Fri Tanke, 2015.
Reviewed by Anna Paterson in SBR 2016:1
Review Section: Non-fiction
Den stökiga psykiatrin sets out to explain to the lay reader how research in psychiatry should progress to best effect. Of course, that qualification begs more questions than even this urbane, readable and well-informed compilation can begin to answer: ‘compilation’, not only because of its wealth of sources, but also because the assembled texts do not add up to a sustained personal argument. This is perfectly proper, given that Jersild was a member of a group that reported to the Swedish Academy of Sciences on how to improve the internationally poor ratings for Swedish mental health research. With the report (completed in 2011) as a framework, Jersild reminisces, introduces new and old interviews with colleagues, reflects on the history of psychiatry, explains concepts and practices, and ponders on the usefulness of portraits of disturbed minds in fiction and in other non-professional works.
Jersild, who is both a novelist and a doctor, is a wonderfully articulate if sometimes self-indulgent guide to developments in modern psychiatry – that is, starting in the mid-1950s, when he was a medical student. The many short chapters allow him to move swiftly from past issues to current ones: from asylums, lobotomies and the first scary generation of anti-psychotic drugs, via psychotherapies and anti-psychiatry, to the present-day fascination with brain imaging and molecular biology. He returns again and again to the arguments for and against a mind/brain split, an intellectually fruitful idea, though he concedes that it has largely given way to the biological insistence on a continuum. The term ‘liaison psychiatry’ (psychological medicine) defines the borderline area where reductionist medicine meets value-laden psychiatry, and our guide leaves us in that territory. However, Jersild reminds us that methodologies can still be radically different and outlines the incompatibilities between what he defines as mental health care seen from the first-person perspective (observational, case-focused, social) and the third-person perspective (empirical, cohort-oriented, controlled) respectively.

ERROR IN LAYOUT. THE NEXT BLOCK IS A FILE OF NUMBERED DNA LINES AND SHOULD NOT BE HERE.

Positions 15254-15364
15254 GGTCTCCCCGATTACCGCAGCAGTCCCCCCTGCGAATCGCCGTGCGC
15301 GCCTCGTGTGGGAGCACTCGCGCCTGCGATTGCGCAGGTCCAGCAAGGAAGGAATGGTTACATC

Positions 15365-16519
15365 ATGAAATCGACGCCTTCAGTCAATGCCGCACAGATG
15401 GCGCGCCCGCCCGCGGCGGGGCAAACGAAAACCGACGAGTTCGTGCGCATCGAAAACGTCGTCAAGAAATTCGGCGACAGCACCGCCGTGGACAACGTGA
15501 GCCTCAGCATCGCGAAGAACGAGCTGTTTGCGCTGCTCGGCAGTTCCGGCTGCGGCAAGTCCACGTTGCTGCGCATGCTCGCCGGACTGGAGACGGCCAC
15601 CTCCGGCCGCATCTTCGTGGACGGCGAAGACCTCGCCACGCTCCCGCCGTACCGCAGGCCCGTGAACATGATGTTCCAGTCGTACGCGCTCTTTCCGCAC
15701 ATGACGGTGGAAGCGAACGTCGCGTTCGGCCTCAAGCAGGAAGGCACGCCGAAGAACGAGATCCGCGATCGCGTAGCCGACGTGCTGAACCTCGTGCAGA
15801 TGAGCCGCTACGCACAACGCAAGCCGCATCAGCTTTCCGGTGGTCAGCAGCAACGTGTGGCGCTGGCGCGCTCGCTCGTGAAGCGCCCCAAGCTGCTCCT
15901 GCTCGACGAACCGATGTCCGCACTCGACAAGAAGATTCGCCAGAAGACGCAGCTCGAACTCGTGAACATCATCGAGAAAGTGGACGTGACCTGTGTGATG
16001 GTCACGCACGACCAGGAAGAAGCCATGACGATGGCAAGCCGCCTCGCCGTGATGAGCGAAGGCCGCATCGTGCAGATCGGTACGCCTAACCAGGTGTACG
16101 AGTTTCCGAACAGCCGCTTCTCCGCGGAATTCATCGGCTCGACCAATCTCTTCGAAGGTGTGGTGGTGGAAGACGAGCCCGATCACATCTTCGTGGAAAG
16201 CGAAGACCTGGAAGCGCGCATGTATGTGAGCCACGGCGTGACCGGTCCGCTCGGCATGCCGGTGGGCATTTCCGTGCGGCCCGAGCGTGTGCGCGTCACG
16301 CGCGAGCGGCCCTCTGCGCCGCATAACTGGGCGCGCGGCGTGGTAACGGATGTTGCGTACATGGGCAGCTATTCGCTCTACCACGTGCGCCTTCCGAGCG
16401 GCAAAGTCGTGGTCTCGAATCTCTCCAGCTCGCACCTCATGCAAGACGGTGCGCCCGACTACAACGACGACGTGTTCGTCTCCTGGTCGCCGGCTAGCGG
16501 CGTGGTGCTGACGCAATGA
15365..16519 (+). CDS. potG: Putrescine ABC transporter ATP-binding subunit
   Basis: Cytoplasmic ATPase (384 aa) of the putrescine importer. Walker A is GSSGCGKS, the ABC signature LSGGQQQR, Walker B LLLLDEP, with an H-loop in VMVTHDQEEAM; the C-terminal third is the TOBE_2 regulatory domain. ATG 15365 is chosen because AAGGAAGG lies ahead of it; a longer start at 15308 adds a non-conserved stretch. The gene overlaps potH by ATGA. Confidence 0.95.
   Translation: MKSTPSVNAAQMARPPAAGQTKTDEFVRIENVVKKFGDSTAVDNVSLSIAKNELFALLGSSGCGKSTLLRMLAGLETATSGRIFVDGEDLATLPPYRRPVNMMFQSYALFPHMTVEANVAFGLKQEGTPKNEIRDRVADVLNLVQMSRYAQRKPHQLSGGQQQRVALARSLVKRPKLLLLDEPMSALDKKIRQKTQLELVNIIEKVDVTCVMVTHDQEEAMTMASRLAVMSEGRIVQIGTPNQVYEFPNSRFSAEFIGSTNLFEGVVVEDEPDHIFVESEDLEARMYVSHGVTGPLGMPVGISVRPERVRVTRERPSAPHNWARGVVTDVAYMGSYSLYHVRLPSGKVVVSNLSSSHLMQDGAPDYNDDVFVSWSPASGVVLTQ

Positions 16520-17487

Finally, Jersild, the self-confessed cool-headed materialist, examines people’s attitudes and the role of artists, notably writers. Who but an artist could better interpret for the rest of us just what it is like to be mentally ill? He tries to answer the question in a series of fascinating asides, quoting from works by leading Swedish authors who have told the world about their pain. It is his easy skill in moving from the personal and the felt to the professional and factual that makes Jersild’s examination of the evidence about modern mental health care such a fascinating book.